lexlifts:

thornsandwillows:

If you take a young man and woman and they both tell a stranger that they work in the same restaurant, it’s very likely that they will assume that the woman is the waitress, and the young man a cook.

But I thought a woman’s place was in the kitchen? Not when she’s being paid for it. I can’t believe it took me this long to realize the implication of this. A woman’s place is one of servitude.

this fucking hit me like a fucking train 

otomuragakuya:

a sentence
will always look
like poetry

if you
hit enter
a lot

(Source: otomoved)

"

I have noticed that even people who claim everything is predetermined and that we can do nothing to change it, look before they cross the road.

Stephen Hawking (via liberatingreality)

Nicki Minaj’s 2011 Blackbook Magazine shoot HQ

redtemplo:

micdotcom:

India replaces the Ice Bucket Challenge with the much more sustainable Rice Bucket Challenge 

After seeing the dramatic results from the Ice Bucket Challenge, Indian journalist Manju Latha Kalanidhi was compelled to start something similar, but with an Indian slant. “I felt like doing something more locally tangible. Rice is a staple here,” Kalanidhi told CNN. “We eat it every day, we can store it for months. Why not donate rice to someone who is hungry?”

It’s fairly simpleFollow micdotcom

Go off x1000000

http://werewolfscience.tumblr.com/post/95839322971/maarnayeri-let-us-be-vividly-clear-about-this

maarnayeri:

Let us be vividly clear about this.

What the New York Times did to Michael Brown today was not merely slander. It wasn’t a case of a lack of journalistic integrity.

Highlighting that a black teenager was “no angel” on the day he is being laid to rest after being hunted and…

"

I’ll never punish my daughter for saying no.

The first time it comes out of her mouth, I’ll smile gleefully. As she repeats “No! No! No!” I’ll laugh, overjoyed. At a young age, she’ll have mastered a wonderful skill. A skill I’m still trying to learn. I know I’ll have to teach her that she has to eat her vegetables, and she has to take a nap. But “No” is not wrong. It is not disobedience.

1. She will know her feelings are valid.
2. She will know that when I no longer guide her, she still has a right to refuse.

The first time a boy pulls her hair after she says no, and the teacher tells her “boys will be boys,” we will go to her together, and explain that my daughter’s body is not a public amenity. That boy isn’t teasing her because he likes her, he is harassing her because it is allowed. I will not reinforce that opinion. If my son can understand that “no means no” so can everyone else’s.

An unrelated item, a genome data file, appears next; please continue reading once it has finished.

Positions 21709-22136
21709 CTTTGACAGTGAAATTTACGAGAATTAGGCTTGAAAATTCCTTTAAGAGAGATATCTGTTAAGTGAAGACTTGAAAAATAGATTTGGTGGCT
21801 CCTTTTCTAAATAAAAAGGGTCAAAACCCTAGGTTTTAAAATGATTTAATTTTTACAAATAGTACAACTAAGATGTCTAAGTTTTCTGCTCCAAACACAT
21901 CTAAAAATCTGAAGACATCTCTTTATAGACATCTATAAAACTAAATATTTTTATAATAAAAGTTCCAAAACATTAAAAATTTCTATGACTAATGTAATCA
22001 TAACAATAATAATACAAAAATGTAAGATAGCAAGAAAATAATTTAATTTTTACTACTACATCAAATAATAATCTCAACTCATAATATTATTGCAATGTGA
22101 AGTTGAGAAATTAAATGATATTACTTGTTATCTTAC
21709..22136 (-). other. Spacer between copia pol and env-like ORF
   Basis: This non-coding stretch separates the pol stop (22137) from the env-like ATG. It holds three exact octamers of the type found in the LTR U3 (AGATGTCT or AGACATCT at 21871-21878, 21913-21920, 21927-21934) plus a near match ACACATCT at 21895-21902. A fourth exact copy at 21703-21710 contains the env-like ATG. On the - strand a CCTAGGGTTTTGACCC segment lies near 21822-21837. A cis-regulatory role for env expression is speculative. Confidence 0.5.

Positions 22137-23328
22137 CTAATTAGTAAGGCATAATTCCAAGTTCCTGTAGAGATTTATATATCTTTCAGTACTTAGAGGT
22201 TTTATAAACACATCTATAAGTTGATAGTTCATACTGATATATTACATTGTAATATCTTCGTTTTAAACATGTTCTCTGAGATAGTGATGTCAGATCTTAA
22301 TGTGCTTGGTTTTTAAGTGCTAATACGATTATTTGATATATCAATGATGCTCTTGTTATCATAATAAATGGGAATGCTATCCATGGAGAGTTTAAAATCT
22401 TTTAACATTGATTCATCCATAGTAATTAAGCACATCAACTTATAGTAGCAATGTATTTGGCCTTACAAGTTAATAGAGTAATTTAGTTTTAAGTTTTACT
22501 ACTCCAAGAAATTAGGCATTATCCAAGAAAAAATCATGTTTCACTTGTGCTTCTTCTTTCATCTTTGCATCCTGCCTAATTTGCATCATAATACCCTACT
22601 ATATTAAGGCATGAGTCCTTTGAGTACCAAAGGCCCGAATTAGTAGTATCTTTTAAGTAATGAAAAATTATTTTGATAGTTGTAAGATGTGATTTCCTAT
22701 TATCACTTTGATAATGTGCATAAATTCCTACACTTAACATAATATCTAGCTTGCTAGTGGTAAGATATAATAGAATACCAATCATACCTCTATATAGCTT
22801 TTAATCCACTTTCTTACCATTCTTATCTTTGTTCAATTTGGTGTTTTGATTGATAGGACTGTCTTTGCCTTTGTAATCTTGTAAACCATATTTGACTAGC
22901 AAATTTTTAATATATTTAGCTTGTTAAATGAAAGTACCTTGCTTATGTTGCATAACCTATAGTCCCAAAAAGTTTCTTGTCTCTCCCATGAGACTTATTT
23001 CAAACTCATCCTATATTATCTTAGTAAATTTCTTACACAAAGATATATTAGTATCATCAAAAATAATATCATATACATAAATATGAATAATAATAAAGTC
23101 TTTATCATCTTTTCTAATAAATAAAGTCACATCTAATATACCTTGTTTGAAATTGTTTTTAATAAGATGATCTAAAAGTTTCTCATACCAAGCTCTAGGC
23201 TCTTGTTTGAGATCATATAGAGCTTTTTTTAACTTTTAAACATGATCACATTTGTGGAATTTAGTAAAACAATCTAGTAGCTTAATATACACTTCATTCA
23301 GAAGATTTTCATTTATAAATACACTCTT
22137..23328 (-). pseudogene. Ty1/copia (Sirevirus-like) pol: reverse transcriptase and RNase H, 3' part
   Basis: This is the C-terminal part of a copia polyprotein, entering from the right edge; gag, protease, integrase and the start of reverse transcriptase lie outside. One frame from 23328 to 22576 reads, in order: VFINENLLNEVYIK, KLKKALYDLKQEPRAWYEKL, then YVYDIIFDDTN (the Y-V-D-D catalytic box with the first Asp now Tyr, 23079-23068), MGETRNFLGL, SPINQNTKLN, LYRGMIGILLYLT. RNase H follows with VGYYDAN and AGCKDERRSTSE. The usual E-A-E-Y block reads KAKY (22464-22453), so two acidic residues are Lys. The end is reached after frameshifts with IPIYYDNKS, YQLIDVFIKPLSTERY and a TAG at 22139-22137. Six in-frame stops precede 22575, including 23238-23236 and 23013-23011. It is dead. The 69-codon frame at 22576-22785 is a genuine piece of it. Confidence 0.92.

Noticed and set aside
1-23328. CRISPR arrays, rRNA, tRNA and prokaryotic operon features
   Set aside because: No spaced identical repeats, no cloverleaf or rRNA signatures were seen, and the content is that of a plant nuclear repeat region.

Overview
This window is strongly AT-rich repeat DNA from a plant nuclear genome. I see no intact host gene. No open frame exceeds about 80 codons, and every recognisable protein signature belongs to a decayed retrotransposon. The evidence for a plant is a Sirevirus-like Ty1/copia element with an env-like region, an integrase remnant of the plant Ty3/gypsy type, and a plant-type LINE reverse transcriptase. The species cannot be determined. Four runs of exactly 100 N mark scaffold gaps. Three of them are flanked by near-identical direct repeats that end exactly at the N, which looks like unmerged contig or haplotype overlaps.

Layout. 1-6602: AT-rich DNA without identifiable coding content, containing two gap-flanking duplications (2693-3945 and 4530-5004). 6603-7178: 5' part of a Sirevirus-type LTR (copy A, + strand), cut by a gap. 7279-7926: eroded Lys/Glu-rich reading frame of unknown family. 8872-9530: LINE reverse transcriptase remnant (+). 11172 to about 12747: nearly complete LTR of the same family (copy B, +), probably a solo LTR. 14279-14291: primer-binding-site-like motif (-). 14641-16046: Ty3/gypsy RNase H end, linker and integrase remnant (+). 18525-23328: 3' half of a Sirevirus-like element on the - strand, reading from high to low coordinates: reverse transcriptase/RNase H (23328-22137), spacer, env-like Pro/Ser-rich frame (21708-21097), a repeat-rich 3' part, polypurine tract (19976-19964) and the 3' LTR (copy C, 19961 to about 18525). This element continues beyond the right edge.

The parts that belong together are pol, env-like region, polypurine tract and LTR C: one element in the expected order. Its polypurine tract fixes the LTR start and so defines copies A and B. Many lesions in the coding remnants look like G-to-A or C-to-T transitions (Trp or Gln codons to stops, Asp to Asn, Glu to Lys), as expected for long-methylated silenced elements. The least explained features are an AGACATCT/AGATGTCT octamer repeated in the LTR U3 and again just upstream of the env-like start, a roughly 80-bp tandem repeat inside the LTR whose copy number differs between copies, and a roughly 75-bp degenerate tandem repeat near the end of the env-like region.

3. She owes no one her silence, her time, or her cooperation.

The first time she tells a teacher, “No, that is wrong,” and proceeds to correct his public school, biased rhetoric, I’ll revel in the fact that she knows her history; that she knows our history. The first time she tells me “No” with the purpose and authority that each adult is entitled, I will stop. I will apologize. I will listen.

4. She is entitled to her feelings and her space. I, even a a parent, have no right to violate them.
5. No one has a right to violate them.

The first time my mother questions why I won’t make her kiss my great aunt at Christmas, I’ll explain that her space isn’t mine to control. That she gains nothing but self doubt when she is forced into unwanted affection. I’ll explain that “no” is a complete sentence. When the rest of my family questions why she is not made to wear a dress to our reunion dinner. I will explain that her expression is her own. It provides no growth to force her into unnecessary and unwanted situation.

6. She is entitled to her expression.

When my daughter leaves my home, and learns that the world is not as open, caring, and supportive as her mother, she will be prepared. She will know that she can return if she wishes, that the real world can wait. She will not want to. She will not need to. I will have prepared her, as much as I can, for a world that will try to push her down at every turn.